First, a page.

Junker, M.-O., Blacksmith, L., & MacKenzie, M. (2015). East Cree Verbs (Southern Dialect). [Revised and expanded from 2006 original and 2013 revised edition] In The Interactive East Cree Reference Grammar. Retrieved from [URL]
Marie-Odile Junker, Louise Blacksmith and Marguerite MacKenzie. East Cree Verbs (Southern Dialect). [Revised and expanded from 2006 original and 2013 revised edition] In The Interactive East Cree Reference Grammar. 2015. Web. [date]
[URL] = website address, beginning with “http://” [Date] = the date you accessed the page, styled as follows: 13 Dec. 2015
Cree verb inflection
I work, I am working
You must have worked
When and if I work
These examples are only a few of the many many forms a Cree verb can take. There are hundreds of verb endings (suffixes) in Cree, encoding a large amount of information about who does what to whom, when and how while there are only a few of these in English: talk/ talks/ talked/ talking; take/ takes/taken/ taking (-s, -ed, -en, -ing). These are called verb inflections.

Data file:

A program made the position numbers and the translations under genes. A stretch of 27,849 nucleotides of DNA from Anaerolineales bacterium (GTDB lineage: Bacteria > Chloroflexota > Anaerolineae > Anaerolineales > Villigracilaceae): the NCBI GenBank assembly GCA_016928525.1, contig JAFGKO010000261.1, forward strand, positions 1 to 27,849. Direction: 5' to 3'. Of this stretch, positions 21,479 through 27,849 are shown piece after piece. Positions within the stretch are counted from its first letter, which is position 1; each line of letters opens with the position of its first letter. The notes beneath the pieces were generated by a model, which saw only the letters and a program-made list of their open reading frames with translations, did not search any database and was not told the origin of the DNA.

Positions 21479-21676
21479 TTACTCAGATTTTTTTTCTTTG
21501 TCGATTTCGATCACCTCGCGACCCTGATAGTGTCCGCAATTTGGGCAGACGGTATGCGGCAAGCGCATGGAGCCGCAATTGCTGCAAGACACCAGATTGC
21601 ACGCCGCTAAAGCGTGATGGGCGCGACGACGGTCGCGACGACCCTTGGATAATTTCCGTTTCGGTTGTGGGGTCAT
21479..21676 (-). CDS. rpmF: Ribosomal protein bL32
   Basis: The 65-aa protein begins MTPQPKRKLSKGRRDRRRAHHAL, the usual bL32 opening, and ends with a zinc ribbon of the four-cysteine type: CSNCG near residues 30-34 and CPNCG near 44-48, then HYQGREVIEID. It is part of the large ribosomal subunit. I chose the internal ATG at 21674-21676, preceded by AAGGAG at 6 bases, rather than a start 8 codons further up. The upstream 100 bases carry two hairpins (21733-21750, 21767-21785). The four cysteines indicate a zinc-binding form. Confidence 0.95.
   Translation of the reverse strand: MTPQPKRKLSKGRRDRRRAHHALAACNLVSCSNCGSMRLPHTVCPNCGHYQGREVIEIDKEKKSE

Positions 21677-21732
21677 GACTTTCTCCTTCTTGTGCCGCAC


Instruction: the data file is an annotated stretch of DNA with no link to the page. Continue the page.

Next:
A verb can vary according to which person is involved, and when and how things are happening. The variation in person is called person inflection, and the variation about when and how is grouped in a set of forms called a conjugation or a paradigm.